A balloon is one thing, but let us imagine an accident over the Taiwan Strait: say, an American pilot gets killed by accident, or a Chinese pilot gets killed. That is a rather scary scenario to think about. You could contain it in 2001 because there was no Chinese social media to talk about. Today, this would make for a very different situation.
I do think that both sides, at core, want to stabilize the relationship. They are not going to stop competing – that is inherent in the nature of the relationship and in the nature of international relations. But they all do wish – to use the Biden administration terminology – to put guardrails around the competition. Now, whether that is a realistic ambition is arguable. But at least the intention remains to set certain parameters for competition, and to make it the least dangerous as possible. And that is to be applauded.
I do think that both sides, at core, want to stabilize the relationship. They are not going to stop competing – that is inherent in the nature of the relationship and in the nature of international relations.
This could all unravel fast – especially under domestic pressure on both sides. Xi Jinping wants the same guardrails as Biden, but like Biden, he has got a huge number of problems at home arising from the pandemic and other pressures that we have discussed in this interview. In other words, trouble happens and could happen again soon.
GB: How has the Russia-Ukraine war affected Asia, and how does Asia see the war now?
BK: First of all, that war has affected us all in the usual ways – inflation and the supply chain disruptions, especially in agricultural products. These will all be with us for quite some time, as this is not going to be a short war. I do not see either side being able to come to any lasting settlement, politically. So we have to live with it.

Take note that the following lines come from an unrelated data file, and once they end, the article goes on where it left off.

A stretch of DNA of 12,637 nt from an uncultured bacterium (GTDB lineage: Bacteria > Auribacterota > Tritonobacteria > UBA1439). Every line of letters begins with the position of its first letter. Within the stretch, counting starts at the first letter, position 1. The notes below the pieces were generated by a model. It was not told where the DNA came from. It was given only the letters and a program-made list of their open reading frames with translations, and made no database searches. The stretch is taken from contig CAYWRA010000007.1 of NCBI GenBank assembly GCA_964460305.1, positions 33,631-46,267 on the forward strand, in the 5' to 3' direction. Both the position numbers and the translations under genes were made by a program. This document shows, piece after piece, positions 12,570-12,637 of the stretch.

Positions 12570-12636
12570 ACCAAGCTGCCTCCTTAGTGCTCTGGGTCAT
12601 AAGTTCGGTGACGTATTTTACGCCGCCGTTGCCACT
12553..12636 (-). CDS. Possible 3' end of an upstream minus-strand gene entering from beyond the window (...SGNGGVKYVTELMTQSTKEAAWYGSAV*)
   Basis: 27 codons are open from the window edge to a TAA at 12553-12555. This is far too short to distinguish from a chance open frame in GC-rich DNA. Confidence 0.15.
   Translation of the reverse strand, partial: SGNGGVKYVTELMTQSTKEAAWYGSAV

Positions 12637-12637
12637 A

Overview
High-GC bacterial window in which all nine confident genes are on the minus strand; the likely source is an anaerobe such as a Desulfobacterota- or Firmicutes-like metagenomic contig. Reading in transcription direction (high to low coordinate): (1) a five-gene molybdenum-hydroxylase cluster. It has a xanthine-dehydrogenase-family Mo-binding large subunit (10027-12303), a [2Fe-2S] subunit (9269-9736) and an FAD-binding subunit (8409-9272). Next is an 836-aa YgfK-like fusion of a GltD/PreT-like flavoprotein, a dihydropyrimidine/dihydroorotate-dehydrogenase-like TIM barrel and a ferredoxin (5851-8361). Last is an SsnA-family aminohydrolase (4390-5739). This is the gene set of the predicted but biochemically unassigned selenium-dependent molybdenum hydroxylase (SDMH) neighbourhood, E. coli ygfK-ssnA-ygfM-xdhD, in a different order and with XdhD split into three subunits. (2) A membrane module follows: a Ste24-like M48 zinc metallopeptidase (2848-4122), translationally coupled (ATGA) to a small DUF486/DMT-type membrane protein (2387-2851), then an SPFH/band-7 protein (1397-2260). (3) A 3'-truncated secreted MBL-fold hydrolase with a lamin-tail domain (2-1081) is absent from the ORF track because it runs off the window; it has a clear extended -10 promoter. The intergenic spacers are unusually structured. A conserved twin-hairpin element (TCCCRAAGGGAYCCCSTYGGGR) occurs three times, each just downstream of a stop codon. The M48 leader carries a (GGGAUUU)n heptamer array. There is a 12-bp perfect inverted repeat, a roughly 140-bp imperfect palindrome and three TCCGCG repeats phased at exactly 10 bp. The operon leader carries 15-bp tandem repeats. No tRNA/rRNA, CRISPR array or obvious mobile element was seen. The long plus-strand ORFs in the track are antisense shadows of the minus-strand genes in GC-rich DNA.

One thing that the West – apart from Western allies like Japan and Australia, and also countries like Singapore, which is not an ally but took a strong position – will have to understand is that there is a certain degree of ambivalence throughout Asia about this conflict. Yes, people understand the principle involved, but it is a very distant principle for most countries – whereas the inflation, food shortages and all these things are immediate problems. It does not help, then, to frame the conflict, as Europeans, Americans and Canadians do, as a contest between democracy and authoritarianism, because there are many types of democracy and not every aspect of Western democracy is regarded with great admiration. Similarly, not every aspect of every authoritarianism – say, the Chinese one – is regarded with total abhorrence in many parts of the world, including in Asia.
It does not help, then, to frame the conflict, as Europeans, Americans and Canadians do, as a contest between democracy and authoritarianism, because there are many types of democracy and not every aspect of Western democracy is regarded with great admiration. Similarly, not every aspect of every authoritarianism is regarded with total abhorrence in many parts of the world, including in Asia.
In short, support for the Western position in Ukraine throughout Asia and the Global South is somewhat more tenuous than many people in the West seem to believe. So I do not think that we are wise to frame it that simple way. Instead, it is better to focus on the fundamental principle of international law that was violated.